By Stephanie Van Parys
Summer is only four months away, so it’s not too early to think of your summer garden. After making a list of what veggies you want to grow next summer, the next step is to figure out what you can start early by growing seedlings. Let me give you a few reasons why it’s worth the effort to grow your own vegetable starts:
You control the varieties and quality of the transplants going into your garden based on your own selections, not what the local garden center has available;
- You control the timing of when you want to plant your garden;
- More plants for less money;
- Preservation of heirloom and rare varieties;
By Robin Ostfeld,
Blue Heron Farm
Seasonal changes affect us more than we think. As the days get shorter, leaves fall to the ground, squirrels gather their winter caches of food, and humans feel the urge to fatten up and put food away for the winter. It’s a lot like getting a supply of firewood to ward off the cold and snow. There’s a unique satisfaction in preparing for winter.
In November, other farms are wrapping up the season, while we at Blue Heron are running at full tilt. My phone rings off the hook and my email in-box fills up with inquiries about our winter produce subscription. It’s cold and muddy as we sprint toward the finish line, which for us is frozen ground and temps in the 20s. Our crop availability list is longer than ever. When we’re not picking hardy greens, such as collards, kale, spinach and arugula we’re cutting broccoli, cabbage, Brussels sprouts and cauliflower. Leeks are shoveled up and trimmed. And then there are the root vegetables, from beets and carrots to rutabagas and turnips. Days on end are spent pulling and topping vegetables, and filling the walk-in coolers.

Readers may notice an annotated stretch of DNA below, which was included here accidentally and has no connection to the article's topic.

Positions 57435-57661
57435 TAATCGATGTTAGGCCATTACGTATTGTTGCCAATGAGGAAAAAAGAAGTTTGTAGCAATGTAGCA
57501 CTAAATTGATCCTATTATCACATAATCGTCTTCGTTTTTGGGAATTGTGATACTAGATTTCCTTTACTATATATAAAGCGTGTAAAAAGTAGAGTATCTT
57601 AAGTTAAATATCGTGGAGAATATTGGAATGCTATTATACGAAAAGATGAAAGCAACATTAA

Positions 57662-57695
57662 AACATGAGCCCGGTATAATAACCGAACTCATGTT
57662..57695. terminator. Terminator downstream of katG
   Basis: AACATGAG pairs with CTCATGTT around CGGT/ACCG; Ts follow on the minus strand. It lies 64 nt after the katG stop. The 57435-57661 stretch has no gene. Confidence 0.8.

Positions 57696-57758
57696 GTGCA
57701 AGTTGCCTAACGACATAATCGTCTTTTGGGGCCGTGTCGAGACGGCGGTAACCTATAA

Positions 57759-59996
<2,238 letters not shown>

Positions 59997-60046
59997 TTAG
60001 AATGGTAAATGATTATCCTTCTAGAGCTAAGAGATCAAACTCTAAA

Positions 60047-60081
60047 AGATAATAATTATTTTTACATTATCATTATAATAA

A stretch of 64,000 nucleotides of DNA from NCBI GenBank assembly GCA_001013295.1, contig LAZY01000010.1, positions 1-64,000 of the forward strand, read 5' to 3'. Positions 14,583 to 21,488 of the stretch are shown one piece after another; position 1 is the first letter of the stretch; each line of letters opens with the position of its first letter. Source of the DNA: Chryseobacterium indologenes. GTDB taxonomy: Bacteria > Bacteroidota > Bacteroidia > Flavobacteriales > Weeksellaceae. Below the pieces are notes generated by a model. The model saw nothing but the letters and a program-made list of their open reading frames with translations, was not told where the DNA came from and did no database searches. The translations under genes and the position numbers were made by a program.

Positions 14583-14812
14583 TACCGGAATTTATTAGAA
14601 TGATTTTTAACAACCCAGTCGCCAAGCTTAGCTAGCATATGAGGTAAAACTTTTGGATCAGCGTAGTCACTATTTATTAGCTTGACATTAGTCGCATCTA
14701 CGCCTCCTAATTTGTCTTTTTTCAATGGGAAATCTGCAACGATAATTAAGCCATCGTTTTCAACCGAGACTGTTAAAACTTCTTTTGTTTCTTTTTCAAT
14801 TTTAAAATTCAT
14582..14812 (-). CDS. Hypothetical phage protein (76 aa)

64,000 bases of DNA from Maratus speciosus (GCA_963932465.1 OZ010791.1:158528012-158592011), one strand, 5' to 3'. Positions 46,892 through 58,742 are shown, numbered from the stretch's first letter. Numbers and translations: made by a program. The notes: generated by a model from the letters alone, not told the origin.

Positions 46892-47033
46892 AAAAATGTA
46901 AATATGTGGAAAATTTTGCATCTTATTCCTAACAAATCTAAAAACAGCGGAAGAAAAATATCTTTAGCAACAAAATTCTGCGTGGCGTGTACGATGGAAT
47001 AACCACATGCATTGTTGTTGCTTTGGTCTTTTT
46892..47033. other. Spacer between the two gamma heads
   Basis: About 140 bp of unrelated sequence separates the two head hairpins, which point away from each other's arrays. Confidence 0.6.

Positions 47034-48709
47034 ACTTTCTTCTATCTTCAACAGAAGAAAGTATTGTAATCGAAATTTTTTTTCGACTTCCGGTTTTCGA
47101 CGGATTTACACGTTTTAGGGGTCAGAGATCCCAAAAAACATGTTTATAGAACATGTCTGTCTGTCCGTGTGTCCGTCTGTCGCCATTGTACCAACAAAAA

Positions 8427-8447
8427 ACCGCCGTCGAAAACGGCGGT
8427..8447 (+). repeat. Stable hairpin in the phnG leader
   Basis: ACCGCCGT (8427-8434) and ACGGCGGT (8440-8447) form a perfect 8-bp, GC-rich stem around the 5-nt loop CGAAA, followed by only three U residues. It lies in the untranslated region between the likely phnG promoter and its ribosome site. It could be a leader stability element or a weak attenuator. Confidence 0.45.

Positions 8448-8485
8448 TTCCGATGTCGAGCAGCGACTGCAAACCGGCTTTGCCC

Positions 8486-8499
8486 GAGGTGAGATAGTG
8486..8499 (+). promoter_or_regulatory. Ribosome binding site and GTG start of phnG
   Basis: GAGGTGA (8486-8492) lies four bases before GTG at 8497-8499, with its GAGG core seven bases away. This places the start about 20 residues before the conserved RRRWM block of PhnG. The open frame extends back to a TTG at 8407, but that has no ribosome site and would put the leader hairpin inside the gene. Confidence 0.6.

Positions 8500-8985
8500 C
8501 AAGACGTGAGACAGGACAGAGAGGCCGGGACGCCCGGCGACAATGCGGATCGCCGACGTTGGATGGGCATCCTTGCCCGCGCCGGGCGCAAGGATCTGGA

By Felix Teitelbaum,GreenLeaf Editor
You may have sometimes wondered at the selection of organic apples at GreenStar and why so many of them come from so far away. The fact is, in 2001, of the 12,189 acres of certified organic apples grown in this country, fully 95% were grown west of the Rockies. Although NY is well known for its delicious apples, organic growers in NY, and all over the Northeast, face many more challenges than their western counterparts.
Page 7 of 9«StartPrev123456789NextEnd»
New in Produce
|Local Produce Rolls Deep This Month|
If you're looking to keep your veggie drawer filled with local bounty, this is your month. Fruit, veggies, herbs — it's all here.
September brings the anniversary of Brazil's declaration of independence after centuries of Portuguese rule, the birthdays of legendary boxer "Rocky" Marciano, writer Truman Capote, and American revolutionary Samuel Adams ("I'll have a Samuel Jackson"), and the autumnal equinox. Summer's over ... how short it was. While I will lament the end of summer until it returns again, we can at the very least look forward to the rich and vibrant local harvest that continues on through this most comfortable of months. Stick and Stone Farm brings us delicious heirlooms tomatoes, green beans, and three kales: Red Russian, dino, and curly. We've got local apples — Sansa, Cox Orange Pippin, Pink Pearl, and more; and plums — Castelton, Long John, Fortune — from Black Diamond Farm; plus more veggies from Blue Heron Farm — broccoli, celery, cilantro, garlic, red potatoes, and tomatoes. Here comes fall, "que sera sera."